Iowa federal court holds D&O policy’s “investment loss” exception to Loss definition didn’t apply to FDIC’s claim

by Christopher Graham and Joseph Kelly


Today’s post is our second about a case in Iowa, Progressive Casualty Ins. Co. v. FDIC, et al, Case No. C 12-4041-MWB (N.D. Iowa Jan. 23 2015). In our first post here, we addressed how the court found that the FDIC’s Claim as receiver fell outside of a D&O policy’s insured-versus-insured exclusion. Today’s post addresses an exception to the D&O policy’s Loss definition, for investment loss—which the court also concluded was inapplicable to the FDIC’s Claim. Hog heaven for the FDIC and bank directors and officers!

Here’s the scenario: Bank fails; FDIC is appointed receiver; it sues directors and officers for negligence and otherwise; they ask D&O insurer to pay for a defense; although the D&O policy has no regulatory exclusion, the insurer denies coverage based on insured-versus-insured exclusion; it also cites an investment loss carve-out in the policy’s Loss definition; it advances defense costs while reserving rights; coverage litigation follows.

What’s different about this failed bank case? (Allegations about investment decisions): Most failed bank cases have been about bad decisions relating to loans, many of which were real estate loans. But in this case, the FDIC’s Claim as the court described it was “based primarily on its allegations that the D&O Defendants caused Vantus Bank to use $65 million—120 percent of its core capital—to purchase fifteen high risk collateralized debt obligations backed by Trust Preferred Securities (CDO-TruPS) without due diligence and in disregard and ignorance of regulatory guidance about the risks of and limits on purchase of securities, resulting in losses of some $58 million.”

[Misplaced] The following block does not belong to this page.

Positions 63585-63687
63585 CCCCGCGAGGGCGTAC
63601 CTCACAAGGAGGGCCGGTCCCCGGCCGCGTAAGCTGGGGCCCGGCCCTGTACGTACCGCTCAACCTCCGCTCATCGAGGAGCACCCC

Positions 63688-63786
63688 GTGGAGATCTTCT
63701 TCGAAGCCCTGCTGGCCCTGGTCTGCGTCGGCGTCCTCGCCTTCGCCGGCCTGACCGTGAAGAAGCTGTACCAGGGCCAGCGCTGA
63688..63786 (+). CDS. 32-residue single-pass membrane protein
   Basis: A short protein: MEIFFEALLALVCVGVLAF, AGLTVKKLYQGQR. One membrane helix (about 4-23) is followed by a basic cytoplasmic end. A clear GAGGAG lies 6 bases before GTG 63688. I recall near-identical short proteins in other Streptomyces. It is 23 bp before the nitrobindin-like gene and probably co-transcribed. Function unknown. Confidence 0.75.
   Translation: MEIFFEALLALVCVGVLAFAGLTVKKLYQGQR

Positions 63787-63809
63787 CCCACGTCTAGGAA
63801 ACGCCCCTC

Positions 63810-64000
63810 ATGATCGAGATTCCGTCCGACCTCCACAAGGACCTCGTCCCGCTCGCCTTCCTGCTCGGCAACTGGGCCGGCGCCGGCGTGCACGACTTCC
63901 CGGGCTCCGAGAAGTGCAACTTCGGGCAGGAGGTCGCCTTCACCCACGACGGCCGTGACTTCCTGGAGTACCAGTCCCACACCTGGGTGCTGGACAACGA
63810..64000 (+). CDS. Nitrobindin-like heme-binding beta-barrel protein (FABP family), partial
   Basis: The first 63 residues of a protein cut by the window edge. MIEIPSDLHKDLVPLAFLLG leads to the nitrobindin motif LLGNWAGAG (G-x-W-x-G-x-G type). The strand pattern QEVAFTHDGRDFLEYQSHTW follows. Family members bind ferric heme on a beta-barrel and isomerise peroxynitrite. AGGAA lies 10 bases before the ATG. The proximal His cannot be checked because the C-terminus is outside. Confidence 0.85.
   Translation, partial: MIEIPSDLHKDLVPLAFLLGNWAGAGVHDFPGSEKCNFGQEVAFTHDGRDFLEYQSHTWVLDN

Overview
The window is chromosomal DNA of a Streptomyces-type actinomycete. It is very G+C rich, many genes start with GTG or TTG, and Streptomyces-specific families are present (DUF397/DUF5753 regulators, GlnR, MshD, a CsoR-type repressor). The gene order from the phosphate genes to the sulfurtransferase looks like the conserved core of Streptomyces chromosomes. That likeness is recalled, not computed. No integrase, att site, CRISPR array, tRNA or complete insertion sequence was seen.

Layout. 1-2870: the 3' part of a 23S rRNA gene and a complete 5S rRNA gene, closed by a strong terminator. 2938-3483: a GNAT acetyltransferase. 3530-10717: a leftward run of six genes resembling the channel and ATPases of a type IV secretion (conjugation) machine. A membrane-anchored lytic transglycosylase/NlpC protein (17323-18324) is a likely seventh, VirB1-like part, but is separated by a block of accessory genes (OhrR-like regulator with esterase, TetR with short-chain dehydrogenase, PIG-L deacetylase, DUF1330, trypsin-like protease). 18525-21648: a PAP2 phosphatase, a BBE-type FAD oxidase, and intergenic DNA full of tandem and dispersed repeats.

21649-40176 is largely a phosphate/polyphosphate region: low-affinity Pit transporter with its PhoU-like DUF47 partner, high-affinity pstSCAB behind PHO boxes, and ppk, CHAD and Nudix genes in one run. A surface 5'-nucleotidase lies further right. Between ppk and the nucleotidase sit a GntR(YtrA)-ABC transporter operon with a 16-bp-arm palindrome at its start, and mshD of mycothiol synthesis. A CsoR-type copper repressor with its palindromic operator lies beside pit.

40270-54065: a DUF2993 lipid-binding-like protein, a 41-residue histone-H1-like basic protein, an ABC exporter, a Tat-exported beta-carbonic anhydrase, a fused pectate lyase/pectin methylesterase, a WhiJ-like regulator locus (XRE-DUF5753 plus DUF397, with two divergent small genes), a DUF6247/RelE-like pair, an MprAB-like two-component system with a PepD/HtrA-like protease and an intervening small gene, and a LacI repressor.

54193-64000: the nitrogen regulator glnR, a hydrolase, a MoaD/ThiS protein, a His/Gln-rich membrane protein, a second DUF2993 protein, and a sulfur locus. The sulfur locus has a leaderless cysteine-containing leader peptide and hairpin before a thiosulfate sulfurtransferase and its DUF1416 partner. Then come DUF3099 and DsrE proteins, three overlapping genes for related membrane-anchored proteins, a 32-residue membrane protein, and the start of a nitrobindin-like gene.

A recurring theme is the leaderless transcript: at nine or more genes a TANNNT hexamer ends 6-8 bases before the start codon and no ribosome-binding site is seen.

What else is different? (An investment loss carve-out): Given the FDIC’s focus on damages resulting from investing in Trust Preferred Securities, a central issue in the coverage litigation between the FDIC and directors and officers, on one hand, and the D&O insurer, on the other, was the effect of a part of the D&O policy’s Loss definition, providing that “Loss shall not include: . . . (6) the depreciation (or failure to appreciate) in value of any investment product, including securities, commodities, currencies, options or futures due to market fluctuation unrelated to any Wrongful Act.”

The D&O insurer’s main argument: The D&O insurer cited the investment loss carve-out as an additional ground—besides the insured-versus-insured exclusion—for why the D&O policy supposedly didn’t cover the FDIC’s Claim. As stated in the court’s decision, the D&O insurer argued “that the investment loss that FDIC-R seeks to recover is precisely the result of depreciation in the value of the securities and that depreciation was undeniably caused by market fluctuation, not by the alleged Wrongful Acts of the D&O Defendants.” Under the D&O insurer’s reading of the investment loss carve-out, “Loss does not include ‘depreciation . . . in value of any investment product,’ where depreciation is ‘due to market fluctuation,’ and that ‘market fluctuation’ is ‘unrelated to any Wrongful Act’”—meaning the Wrongful Act had no “causal effect on the ‘market fluctuation,’” as supposedly was the case in this instance.